Disruptors of Kim Il Sung mourning period face eviction from Pyongyang

Statues of Kim Il Sung and Kim Jong Il at Mansudae Hill
Statues of Kim Il Sung and Kim Jong Il at Mansudae Hill. Image: Rodong Sinmun

North Korea observes a mourning period to mark the passing of Kim Il Sung each year from late June until early July. This year, a group of young adults in their 20s were involved in a scuffle in Pyongyang and arrested by local police.

“The group got into a fight at the end of June in the Songyo District of Pyongyang, and now their families face eviction from the city,” a source in Pyongyang told Daily NK.

North Korea severely punishes those who commit crimes during periods designated for the reverence of Kim Il Sung and Kim Jong Il under the country’s harsh lese majeste laws. Residents are told to engage in mourning-related activities, to protect sites (including statues) honoring the leaders, and to maintain social order. During such periods, the authorities take a particularly harsh view of those involved in criminal activities, public disturbances, or the consumption of alcohol.

According to the source, the fight broke out in a two-story restaurant in the Songyo district on June 25, two days after the authorities announced the mourning period. A window in the restaurant was broken during the incident.

The restaurant owner and patrons attempted to stop the fight, but punches were thrown and it was only until local police arrived that the fight stopped. Those involved were taken to a police station and found to be the children of low-level government officials. The families were reprimanded for letting their children run wild.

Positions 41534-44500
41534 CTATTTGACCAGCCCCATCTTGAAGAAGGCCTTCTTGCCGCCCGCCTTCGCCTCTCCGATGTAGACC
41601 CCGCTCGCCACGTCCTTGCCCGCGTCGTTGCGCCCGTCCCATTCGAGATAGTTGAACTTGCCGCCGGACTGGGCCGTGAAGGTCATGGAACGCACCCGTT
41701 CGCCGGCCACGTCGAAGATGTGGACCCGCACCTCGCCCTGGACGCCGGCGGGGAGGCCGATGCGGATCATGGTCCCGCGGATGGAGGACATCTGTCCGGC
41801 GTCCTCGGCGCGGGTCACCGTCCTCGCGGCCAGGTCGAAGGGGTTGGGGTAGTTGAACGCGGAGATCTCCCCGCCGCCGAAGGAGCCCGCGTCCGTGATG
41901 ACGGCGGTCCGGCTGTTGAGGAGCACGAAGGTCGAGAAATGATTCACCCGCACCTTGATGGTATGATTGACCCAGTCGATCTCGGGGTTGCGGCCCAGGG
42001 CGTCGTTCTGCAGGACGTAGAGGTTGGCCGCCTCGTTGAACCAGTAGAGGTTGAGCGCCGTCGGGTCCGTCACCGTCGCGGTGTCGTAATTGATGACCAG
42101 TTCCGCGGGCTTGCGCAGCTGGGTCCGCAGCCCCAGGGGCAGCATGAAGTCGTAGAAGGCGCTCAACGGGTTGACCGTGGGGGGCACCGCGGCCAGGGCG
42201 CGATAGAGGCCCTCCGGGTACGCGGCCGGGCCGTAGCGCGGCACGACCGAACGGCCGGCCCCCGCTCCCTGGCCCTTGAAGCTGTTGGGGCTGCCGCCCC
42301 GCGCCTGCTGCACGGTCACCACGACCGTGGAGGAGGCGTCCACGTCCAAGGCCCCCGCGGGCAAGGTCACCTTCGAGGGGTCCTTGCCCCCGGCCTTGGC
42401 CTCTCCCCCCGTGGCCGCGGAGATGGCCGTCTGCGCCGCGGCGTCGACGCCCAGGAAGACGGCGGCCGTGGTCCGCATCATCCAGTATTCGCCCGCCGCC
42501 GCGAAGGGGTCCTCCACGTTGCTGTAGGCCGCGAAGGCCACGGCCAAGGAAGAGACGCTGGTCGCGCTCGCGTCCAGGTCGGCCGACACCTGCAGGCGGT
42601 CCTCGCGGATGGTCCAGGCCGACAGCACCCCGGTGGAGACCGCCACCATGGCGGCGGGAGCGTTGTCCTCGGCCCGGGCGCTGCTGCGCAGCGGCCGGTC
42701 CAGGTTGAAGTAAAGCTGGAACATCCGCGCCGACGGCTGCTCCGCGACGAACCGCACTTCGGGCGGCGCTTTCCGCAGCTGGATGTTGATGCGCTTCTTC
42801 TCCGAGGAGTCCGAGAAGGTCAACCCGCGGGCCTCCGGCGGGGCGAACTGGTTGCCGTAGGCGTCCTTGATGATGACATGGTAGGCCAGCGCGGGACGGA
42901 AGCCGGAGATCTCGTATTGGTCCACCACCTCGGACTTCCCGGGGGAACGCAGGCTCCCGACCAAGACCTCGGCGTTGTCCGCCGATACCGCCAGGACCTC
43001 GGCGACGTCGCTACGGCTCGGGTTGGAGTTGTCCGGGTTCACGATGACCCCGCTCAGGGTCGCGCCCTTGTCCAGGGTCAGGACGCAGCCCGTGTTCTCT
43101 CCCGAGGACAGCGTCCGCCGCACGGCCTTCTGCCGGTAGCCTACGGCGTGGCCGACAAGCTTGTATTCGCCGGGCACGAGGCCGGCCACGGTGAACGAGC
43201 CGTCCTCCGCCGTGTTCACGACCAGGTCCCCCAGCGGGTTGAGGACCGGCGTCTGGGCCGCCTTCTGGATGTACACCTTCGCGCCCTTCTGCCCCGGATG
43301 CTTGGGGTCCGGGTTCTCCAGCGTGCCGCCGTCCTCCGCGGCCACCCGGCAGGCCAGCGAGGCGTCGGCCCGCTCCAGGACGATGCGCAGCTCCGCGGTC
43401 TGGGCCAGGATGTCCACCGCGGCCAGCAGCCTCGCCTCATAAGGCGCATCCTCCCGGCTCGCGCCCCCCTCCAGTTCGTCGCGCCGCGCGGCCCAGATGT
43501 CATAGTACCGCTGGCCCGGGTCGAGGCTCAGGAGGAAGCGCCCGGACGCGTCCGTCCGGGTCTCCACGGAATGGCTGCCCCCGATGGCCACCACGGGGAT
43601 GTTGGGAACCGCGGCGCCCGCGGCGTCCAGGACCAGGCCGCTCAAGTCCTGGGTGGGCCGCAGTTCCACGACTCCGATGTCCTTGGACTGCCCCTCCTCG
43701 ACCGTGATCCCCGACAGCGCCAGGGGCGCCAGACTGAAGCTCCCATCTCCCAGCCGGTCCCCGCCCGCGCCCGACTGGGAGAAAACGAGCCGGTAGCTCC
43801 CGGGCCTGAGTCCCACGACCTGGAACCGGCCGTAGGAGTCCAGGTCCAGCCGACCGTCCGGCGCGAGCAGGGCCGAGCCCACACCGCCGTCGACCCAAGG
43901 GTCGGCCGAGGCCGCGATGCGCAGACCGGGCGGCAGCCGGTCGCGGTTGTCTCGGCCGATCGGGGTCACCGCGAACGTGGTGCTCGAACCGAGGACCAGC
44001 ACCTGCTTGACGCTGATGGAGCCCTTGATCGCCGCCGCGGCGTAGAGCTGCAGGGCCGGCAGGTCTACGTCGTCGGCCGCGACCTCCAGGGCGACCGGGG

A separate source in Pyongyang familiar with the incident told Daily NK that “fighting would have gotten them into trouble during normal times, but because it happened during the mourning period they are facing serious punishment.”

Few incidents have occurred during the country’s mourning periods in the past because residents have been aware of the severe consequences. In recent years, however, violence has broken out in increasing numbers during these periods, possibly suggesting that the public is less mindful of the consequences than in the past.

“The current generation doesn’t even know who the Suryong is. So there’s less loyalty toward the regime during mourning periods,” said Seo Jae Pyong, secretary-general of the Association of North Korean Defectors. “The spread of individualism in the country due to marketization has changed how people view the regime.”

Through the state-run Rodong Sinmun, the North Korean authorities emphasized that North Koreans must observe the legacies of Kim Il Sung and Kim Jong Il and diligently participate in mourning-related activities marking the 25th anniversary of Kim Il Sung’s death.

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